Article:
|題名: ||Applying modified extensive reading to college-level EFL students : a study on attitudes, reading habits, and reading performances|
|其他題名: ||改良式廣泛閱讀運用於以英語為外國語之科技大學學生 : 檢視其學習態度、閱讀習慣及閱讀能力表現|
|作者: ||黃玉萍;Huang, Yu-Ping|
|關鍵詞: ||廣泛閱讀;閱讀能力;閱讀習慣;學習態度;以英語為外國語之中低程度大學學生;Extensive reading;reading proficiency;reading habits;Learning Attitudes;low or pre-intermediate EFL college students|
|上傳時間: ||2015-05-04 09:16:12 (UTC+8)|
|摘要: ||本研究採用課堂行動研究，輔以量化與質化研究法探討廣泛閱讀(extensive reading)教學對中低英文程度大學生在學習態度、閱讀習慣及閱讀能力表現的影響。研究將廣泛閱讀結合傳統精讀(intensive reading)教學課程，探索使用分級讀本及兒童英文繪本對學習態度與閱讀習慣的影響，事後並針對閱讀理解及閱讀流暢度進行施測，檢視廣泛閱讀的成效。|
本研究共分三個階段：「預試一」、「預試二」及「主要研究」。「預試一」的目的在於了解研究者所服務之科技大學學生的閱讀習慣及態度，以及閱讀理解能力，以規劃適合的廣泛閱讀活動及挑選合適的教材;「預試二」的目的在於設計及選擇適當的測驗工具，以客觀檢測受試學生的閱讀理解表現。「主要研究」受試者為113位非應英系大二學生，共分四班，其中二班廣泛閱讀組(一班高級班、一班中級班)除了每週二節課使用學校指定的教科書並施以傳統精讀教學外，第三節課主要採用分級讀本及兒童英文繪本與持續安靜閱讀(sustained silent reading)活動之方式進行;另外二班傳統精讀組(一班高級班、一班中級班)除了每週二節課使用學校指定的教科書外，第三節課主要以練習本複習上過的課程內容之方式進行，研究為期一學期。資料收集包括前一學期(Fall 2012)的班級學期成績(即大二英文統一線上測驗期中考加期末考成績平均數)、英文詞彙量、英文閱讀理解及速讀測驗、英文閱讀習慣與學習態度前後測問卷、教師課堂日誌、學生讀書心得報告等。研究資料分析採二因子變異係數分析統計及成對樣本T檢定重複量數分析，比較高級班、中級班各兩組學生在閱讀能力測驗之得分差異與閱讀習慣、對廣泛閱讀活動及英文學習態度之差異。
The study explores the effects of extensive reading (ER) on EFL college students of elementary or pre-intermediate level in learning attitudes, reading habits, and reading performances by undertaking a classroom action research in conjunction with both quantitative and qualitative methods. The ER practices were integrated in existing intensive reading (IR) curriculum, to investigate the influence on the students'' learning attitudes and reading habits with the use of graded readers (GR) and books for native English speaking children (BNESC). The students'' reading proficiency and reading fluency were also explored after the treatment.
The study was divided into three stages—Pilot Study One, Pilot Study Two, and the Main Study. Pilot study one aimed to recognize the college students'' reading habits, learning attitudes, and reading proficiency, which helped the teachers tailor appropriate instructional approaches and class materials. Pilot study two aimed to design and select eligible test instruments in order to objectively assess the participants’ reading proficiency. A total of 113 non-English major sophomores from four intact classes participated in the main study which lasted for a semester. There were two ER classes (1 Level A class, and 1 Level B class) and two IR classes (1 Level A class, and 1 Level B class). The ER groups were exposed to GR and BNESC during sustained silent reading (SSR) session in the last hour of the weekly three-hour course following the two-hour skills-based or IR instruction, adopting a school-designated textbook. The comparison groups were taught with the school-designated textbook in the first two-hour, and were directed to review the reading texts in the textbook and complete a workbook exercise in the last hour of the weekly three-hour course session. Both quantitative and qualitative data were collected, including the class term grades of the first semester in Fall 2012 (i.e., mean scores combining the unified online midterm and final exam grades) before treatment, Vocabulary Size Test, several English reading comprehension tests, a speed reading test, pre- and post-treatment surveys, teacher’s logs, and students’ written reports. The study adopted a two-way ANOVA with repeated measure analysis to examine the effects of ER on reading proficiency, reading habits, and attitudes toward the ERP and toward English learning in general.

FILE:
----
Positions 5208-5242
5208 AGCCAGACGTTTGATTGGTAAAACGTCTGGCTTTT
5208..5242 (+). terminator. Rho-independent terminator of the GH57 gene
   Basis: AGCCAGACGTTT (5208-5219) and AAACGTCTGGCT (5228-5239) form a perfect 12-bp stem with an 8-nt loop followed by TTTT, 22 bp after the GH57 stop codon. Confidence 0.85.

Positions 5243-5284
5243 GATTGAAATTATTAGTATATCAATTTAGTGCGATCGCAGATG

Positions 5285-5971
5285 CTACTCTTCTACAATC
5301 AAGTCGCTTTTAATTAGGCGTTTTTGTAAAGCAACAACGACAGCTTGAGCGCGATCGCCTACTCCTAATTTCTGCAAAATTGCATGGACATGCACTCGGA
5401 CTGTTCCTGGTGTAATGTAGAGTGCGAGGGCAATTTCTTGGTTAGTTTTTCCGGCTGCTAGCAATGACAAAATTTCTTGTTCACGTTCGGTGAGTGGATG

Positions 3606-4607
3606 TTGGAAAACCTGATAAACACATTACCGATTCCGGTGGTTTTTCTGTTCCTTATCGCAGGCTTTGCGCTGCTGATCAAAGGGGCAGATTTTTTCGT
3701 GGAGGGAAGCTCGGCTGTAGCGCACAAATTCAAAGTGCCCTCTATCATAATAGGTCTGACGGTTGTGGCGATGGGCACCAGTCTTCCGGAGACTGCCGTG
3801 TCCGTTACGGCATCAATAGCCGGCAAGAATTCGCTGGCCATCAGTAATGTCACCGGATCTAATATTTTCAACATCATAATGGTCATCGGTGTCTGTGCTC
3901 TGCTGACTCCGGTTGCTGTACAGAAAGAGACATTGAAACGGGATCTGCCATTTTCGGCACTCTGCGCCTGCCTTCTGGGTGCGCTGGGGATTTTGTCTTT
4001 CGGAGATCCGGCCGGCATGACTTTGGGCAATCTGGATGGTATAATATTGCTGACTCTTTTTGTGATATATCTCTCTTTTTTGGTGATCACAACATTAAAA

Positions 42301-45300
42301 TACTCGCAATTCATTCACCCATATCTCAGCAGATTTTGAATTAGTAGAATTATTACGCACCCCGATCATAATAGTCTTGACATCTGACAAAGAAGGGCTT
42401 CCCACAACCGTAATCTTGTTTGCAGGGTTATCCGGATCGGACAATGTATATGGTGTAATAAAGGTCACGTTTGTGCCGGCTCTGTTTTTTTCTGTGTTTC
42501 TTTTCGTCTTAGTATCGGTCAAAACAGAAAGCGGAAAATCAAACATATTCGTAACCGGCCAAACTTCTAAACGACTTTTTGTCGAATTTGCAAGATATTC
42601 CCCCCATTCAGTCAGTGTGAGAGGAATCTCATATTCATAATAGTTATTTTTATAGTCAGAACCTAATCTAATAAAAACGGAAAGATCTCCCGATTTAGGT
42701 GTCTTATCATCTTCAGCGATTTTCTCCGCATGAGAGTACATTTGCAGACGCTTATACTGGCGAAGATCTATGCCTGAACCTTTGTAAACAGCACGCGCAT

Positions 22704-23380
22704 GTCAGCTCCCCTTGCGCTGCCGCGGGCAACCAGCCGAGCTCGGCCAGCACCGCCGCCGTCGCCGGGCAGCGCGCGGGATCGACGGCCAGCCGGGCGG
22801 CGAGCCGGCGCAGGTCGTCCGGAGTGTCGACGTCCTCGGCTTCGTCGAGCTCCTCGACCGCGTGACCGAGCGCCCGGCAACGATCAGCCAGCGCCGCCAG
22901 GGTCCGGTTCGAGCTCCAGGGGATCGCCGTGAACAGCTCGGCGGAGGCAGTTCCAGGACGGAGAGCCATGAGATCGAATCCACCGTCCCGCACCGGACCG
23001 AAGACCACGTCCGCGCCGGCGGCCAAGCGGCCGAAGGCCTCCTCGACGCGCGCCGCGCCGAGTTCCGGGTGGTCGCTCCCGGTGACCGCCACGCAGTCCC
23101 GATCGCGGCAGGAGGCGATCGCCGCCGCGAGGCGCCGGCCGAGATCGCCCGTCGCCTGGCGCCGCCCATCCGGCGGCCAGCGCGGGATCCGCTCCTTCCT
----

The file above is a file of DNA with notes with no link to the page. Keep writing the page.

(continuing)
The overall results of the study displayed that, after the treatment, (1) the ERP had a positive influence on the college students of elementary or pre-intermediate level in reading comprehension based on a norm-referenced test result (i.e., CSEPT). In particular, the Level A ER group (or E1) made a significant gain in comparison with the other three groups. (2) Both of the ER groups outperformed the IR groups on the teacher-designed post-reading test while no significant difference was detected between the groups of different levels. (3) The Level B ER group (or E2) made a significant gain on the publisher’s custom-made reading test compared with their counterpart group (or C2) while no significant difference was found between the ER groups. (4) The reason for the non-significant difference between the ER groups on the teacher-designed post-reading test and publisher’s custom-made reading test could be attributed to the fact that E2 read much more GR than E1. (5) Neither ER nor IR groups demonstrated any significant differences in terms of their reading speed after receiving the instructions. However, groups of different levels showed significant difference. (6) There was significant improvement on both ER groups in reading habits, attitudes toward the ERP and English learning in general. (7) Students expressed that teacher-selected class readers were harder than and not as interesting as those selected by themselves. (8) Reading paper-back GR or BNESC was more suitable and viable than reading free online books for the students in the study. Pedagogical implications were proposed for teachers at technological universities or technical colleges in similar educational contexts alongside the research findings.